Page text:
Fully electric cars are impractical for most purposes because of the long periods they must sit while the batteries recharge. "By Ruining the 24 Hours of Le Mans [with the aid of] a single set of batteries, we hope to establish the credibility of this technology," says Panoz. "We believe our system will show that environmentally responsible vehicles don't have to sacrifice performance."
New Chicago Oval
Safety First In Track Design
Chicago Motor Speedway, scheduled to open with a CART race in the fall of 1999, might be the most sensibly designed project undertaken in the recent rash of track building. The best safety feature in all of motor racing will be in place there: flexible retaining walls that should greatly reduce injuries to drivers. The one-mile Chicago oval also will be low-banked and wide (75 feet, compared with the usual 50 to 60), which should produce the side-by-side racing that fans love.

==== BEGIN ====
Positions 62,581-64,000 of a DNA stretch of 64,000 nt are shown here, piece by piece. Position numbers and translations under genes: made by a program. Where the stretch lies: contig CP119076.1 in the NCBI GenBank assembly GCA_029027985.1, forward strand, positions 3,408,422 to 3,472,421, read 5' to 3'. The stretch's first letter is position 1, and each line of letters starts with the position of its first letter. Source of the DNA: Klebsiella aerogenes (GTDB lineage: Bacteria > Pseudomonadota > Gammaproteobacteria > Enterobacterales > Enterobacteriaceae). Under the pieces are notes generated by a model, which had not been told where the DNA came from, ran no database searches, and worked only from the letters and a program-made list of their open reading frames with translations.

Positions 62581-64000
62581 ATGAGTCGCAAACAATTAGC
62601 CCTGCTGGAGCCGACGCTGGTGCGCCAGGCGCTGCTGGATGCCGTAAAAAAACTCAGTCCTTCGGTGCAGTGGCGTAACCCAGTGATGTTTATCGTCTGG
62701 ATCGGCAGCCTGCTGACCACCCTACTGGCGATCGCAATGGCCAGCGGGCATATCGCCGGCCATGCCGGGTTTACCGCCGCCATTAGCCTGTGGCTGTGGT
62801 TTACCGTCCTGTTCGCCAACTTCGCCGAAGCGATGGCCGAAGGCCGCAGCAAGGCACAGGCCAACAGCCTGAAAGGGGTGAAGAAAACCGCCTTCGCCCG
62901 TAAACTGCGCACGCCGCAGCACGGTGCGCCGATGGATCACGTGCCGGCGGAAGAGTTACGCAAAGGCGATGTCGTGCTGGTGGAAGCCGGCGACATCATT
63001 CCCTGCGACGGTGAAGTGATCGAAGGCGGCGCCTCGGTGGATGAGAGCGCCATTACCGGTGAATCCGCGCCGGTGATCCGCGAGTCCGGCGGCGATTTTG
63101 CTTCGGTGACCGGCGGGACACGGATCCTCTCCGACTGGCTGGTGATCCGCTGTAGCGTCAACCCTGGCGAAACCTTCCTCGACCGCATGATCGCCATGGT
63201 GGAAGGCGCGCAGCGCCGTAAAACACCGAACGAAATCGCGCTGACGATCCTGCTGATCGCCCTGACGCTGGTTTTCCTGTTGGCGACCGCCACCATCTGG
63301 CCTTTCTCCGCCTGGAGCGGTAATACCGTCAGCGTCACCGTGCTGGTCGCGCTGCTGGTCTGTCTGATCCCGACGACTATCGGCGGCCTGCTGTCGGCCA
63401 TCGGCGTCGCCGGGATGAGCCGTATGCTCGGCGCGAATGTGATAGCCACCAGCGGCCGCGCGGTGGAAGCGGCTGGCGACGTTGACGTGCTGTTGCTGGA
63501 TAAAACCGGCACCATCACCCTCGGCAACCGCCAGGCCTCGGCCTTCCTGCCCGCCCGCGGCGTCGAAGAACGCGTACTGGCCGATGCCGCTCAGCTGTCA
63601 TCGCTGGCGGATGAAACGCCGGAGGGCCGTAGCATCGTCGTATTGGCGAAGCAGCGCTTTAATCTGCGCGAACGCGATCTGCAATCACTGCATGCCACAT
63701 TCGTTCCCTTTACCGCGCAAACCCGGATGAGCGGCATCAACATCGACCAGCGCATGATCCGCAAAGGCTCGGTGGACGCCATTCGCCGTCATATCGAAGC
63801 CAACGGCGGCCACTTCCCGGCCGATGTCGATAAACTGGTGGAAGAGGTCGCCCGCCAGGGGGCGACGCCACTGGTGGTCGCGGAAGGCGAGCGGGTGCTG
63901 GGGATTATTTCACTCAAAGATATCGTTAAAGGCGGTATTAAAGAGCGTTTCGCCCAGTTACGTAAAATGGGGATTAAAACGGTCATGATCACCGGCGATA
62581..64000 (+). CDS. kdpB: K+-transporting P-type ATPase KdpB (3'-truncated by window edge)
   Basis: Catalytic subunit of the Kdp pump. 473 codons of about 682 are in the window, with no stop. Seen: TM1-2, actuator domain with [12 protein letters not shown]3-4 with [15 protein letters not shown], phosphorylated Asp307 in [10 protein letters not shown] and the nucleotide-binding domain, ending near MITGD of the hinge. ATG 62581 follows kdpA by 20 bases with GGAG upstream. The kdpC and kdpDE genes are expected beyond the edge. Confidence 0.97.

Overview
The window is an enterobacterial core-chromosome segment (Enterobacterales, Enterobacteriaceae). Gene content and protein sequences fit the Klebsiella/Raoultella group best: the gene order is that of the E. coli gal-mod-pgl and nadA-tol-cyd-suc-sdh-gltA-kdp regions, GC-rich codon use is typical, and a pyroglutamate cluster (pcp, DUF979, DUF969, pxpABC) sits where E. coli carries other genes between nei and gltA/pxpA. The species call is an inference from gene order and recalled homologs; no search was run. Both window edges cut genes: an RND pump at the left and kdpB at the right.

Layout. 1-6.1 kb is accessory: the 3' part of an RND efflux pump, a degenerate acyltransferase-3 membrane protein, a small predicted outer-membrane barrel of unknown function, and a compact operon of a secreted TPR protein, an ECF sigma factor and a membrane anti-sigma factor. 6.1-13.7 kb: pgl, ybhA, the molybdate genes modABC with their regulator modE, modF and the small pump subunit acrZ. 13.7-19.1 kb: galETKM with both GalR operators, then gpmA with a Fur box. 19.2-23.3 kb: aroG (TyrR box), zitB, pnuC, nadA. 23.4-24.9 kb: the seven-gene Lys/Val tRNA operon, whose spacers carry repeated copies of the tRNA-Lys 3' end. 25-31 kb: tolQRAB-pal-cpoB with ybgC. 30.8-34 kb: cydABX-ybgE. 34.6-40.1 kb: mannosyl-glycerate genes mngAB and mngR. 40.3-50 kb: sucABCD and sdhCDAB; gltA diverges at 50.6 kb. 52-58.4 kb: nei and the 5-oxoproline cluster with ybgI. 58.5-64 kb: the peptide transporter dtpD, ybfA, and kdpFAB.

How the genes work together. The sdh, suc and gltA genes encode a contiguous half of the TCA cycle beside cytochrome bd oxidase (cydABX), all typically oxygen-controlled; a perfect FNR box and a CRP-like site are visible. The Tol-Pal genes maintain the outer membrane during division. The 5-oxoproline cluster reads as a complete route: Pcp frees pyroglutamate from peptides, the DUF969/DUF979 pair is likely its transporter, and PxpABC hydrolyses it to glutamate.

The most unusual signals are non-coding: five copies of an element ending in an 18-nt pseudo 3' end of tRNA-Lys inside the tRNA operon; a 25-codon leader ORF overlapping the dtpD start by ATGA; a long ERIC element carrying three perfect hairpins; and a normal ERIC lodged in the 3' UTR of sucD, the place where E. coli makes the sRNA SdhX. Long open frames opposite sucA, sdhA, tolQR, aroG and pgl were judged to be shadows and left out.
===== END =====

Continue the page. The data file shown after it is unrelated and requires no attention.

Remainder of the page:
Construction will begin this summer around the horse racing track at Sportsman's Park in Cicero, Ill., with new grandstands that will increase seating capacity from 11,000 to 67,000 for either form of racing. Though the project's primary developer, Chip Ganassi, is a CART team owner, he says he will try to lure all forms of motor racing. "Everybody in CART wants to get back to a wide, one-mile oval where they can race two and three abreast and not worry about superhigh speeds," says Ganassi.
Indeed, many NASCAR team owners and drivers are fed up with the excessive speed and dangerous collisions on the high-banked tracks that are predominant on their schedule. Truth is, Winston Cup cars no longer need high banking to facilitate fast cornering. When they do race on high-banked tracks, they run too fast for comfort. Last year 13 qualifying- and race-speed records were set in the 32 Winston Cup races.
The new wall, made of stacked tires banded together and covered with fiber-reinforced rubber, has been used on temporary street circuits. Rather than slamming into unyielding concrete, cars will crash into barriers that give, yet "don't bounce you back into traffic," says Ganassi.